She gives me a look, but hands me the jar. I decide it's wise not to stick my nose in but rather, I use the tried-and-true chemistry technique of wafting the scent toward my nose with my hand.

As soon as it reaches my nostrils I gasp, horrified. "Ugh! Oh my gosh! Eww! Oh and I barely got a whiff! I think I'm gonna throw up!"

"I warned you," she says, laughing.

It actually smells a little skunk-like, only worse, if that is possible.

We continue walking and talking about bobcats, her research, the public's attitudes towards them and the television news media's fear-mongering. Are people genuinely as frightened, or is the media overstating the case? Many people living in suburban neighborhoods with wandering bobcats seem to have a different attitude toward the wild cats than those who willingly jog through the park and seek them out. The fact that bobcats opportunistically take various prey worries some people. One TV station reported that a bobcat attacked a lady's small dog in her Plano backyard. The animal allegedly ran out of the woods, through an open gate and jumped on the tiny dog while she watched. The woman – whose dog had over $3,000 in surgery as a result – pled her case: "I don't want a child to have to go through this."

"The number of people injured by bobcats is so small that it is pretty much a non-factor," says Johnson. Pets, on the other hand, could occasionally be a legitimate target of a hungry suburban bobcat. Because of that, whenever someone's pet goes missing in these areas, people often start blaming bobcats.

Johnson turns this on its head, "When pets go missing, is this a bobcat problem, or is this a responsible pet ownership problem?" He says many folks leave pets unattended in a yard backing up to open space. Feral dogs also kill a lot of loose pets but don't get as much blame. People also leave pet food outside, which attracts rodents, and bobcats may follow the rodents. When pet owners take precautions, it reduces or eliminates the risk of a bobcat attacking their pet.

Since bobcats typically hunt during dawn, dusk or evening, people may think that seeing one during daylight means it has rabies. This may hold true more in wilderness areas, but in areas that are urban and suburban, some bobcats become habituated to people and start to stray from their natural habits.

"Around parks and green belts, unless it is actively approaching people with pets, I don't really worry about anything." says Johnson. "I don't get overly excited about a bobcat being in a neighborhood, but at the same time I don't encourage letting him just hang around and get real comfortable around humans."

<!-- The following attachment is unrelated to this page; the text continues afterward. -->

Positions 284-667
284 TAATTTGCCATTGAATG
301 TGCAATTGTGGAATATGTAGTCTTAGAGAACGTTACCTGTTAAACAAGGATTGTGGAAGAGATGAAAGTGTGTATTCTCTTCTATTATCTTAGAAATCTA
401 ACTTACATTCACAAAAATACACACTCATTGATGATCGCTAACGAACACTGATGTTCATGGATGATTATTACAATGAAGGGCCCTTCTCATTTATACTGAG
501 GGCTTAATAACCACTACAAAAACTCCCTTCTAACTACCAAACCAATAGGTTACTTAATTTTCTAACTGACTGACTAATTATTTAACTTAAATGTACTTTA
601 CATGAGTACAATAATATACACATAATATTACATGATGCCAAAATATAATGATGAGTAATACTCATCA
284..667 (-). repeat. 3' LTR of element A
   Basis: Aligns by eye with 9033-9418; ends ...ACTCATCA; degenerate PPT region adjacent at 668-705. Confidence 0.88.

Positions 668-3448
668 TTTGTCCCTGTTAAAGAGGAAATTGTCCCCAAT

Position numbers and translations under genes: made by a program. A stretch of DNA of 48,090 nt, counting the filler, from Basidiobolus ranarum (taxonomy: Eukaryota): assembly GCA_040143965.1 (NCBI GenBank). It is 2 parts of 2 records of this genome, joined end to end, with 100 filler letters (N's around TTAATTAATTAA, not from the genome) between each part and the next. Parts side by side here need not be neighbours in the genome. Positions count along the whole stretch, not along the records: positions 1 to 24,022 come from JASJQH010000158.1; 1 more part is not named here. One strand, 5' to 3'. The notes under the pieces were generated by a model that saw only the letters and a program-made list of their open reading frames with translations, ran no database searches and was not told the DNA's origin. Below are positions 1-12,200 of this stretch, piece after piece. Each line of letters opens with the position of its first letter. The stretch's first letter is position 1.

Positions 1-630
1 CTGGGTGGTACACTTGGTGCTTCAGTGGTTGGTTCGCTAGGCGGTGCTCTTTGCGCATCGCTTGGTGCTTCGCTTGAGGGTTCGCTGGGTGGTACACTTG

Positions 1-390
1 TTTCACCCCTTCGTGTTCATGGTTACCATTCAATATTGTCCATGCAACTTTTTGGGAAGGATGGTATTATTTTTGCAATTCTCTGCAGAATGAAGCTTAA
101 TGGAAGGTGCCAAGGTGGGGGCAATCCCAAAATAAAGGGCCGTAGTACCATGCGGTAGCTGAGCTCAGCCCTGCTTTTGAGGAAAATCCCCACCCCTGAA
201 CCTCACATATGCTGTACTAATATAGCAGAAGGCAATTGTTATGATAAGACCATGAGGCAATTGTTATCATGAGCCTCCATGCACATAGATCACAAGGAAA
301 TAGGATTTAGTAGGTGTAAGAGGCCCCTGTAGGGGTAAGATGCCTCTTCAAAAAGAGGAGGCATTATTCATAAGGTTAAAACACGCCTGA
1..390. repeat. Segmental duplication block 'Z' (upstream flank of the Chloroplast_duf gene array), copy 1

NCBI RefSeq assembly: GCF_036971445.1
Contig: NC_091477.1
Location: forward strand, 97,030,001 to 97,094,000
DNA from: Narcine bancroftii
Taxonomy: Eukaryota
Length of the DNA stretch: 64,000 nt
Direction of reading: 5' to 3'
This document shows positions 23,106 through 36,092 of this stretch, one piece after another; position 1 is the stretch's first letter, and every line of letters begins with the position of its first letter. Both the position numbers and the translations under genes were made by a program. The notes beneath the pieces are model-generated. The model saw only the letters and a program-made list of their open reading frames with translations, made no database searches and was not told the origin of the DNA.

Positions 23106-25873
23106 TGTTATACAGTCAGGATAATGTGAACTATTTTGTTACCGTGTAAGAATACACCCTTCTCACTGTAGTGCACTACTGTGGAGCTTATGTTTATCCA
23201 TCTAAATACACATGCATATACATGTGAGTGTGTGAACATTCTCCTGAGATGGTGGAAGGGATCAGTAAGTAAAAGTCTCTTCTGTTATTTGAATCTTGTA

The reality is, bobcats rarely attack people. Most of the known cases of bobcat attacks were by rabies-infected animals, or involved people cornering a bobcat, which defended itself. Encounters with wild animals often seem frightening because they're so out of the ordinary.

As we walk through the park, Stringer-Browning tells me that part of her study involves figuring out what these bobcats actually eat. Necropsies of two bobcats revealed that both had multiple rats in their bellies; seems bobcats wandering streets have taken a liking to pesky city rodents. Since she finds a lot more scat than dead bobcats – fortunately for the cats – she uses the scat to study their diets. Biologists can identify what species fur in the scat comes from. Of 50 pieces of scat collected so far, what is she finding? "They aren't feeding on Spot and Fluffy." And there weren't any small children in there. What she has found in bobcat scat is a lot of squirrel, rabbit and rat fur.

Stringer-Browning hopes her study will provide information on the River Legacy bobcats and also help biologists understand how bobcats adapt to the suburban-forest interface and how they thrive while other small cat species are near extinction. Although the World Conservation Union considers bobcats a "species of least concern," they note that due to persecution, habitat degradation and loss, populations are declining throughout their range.

The success and adaptability of bobcats is not a given, and despite media reports, bobcats do not lurk around every corner. Despite having spent three years working with them, Stringer-Browning had never seen one in the area until last month.

"He was trying to go from a secluded area of trees up to a sidewalk and then cross the street, but people kept coming on the sidewalk and thwarting his plans," she says. "I was really glad, since I figured crossing the street was not in his best interest. It was also pretty encouraging that the guy who saw him first was excited and spent the remainder of the time waiting for the train taking pictures and telling everyone else about the cat. He clearly thought it was a cool thing!"

Yet bobcats are undoubtedly common in the park itself.

"There's rarely a day that goes by that I don't speak with someone about a bobcat sighting. Most are awestruck," says River Legacy Foundation Executive Director Phyllis Snider. "Occasionally, I will hear someone speak of the bobcats as if they were interlopers in 'our park.' That mystifies me. I've been working at the Living Science Center since it opened 13 years ago, and the sight of a bobcat still thrills me. It's a wonderful reminder of why I invest the long hours."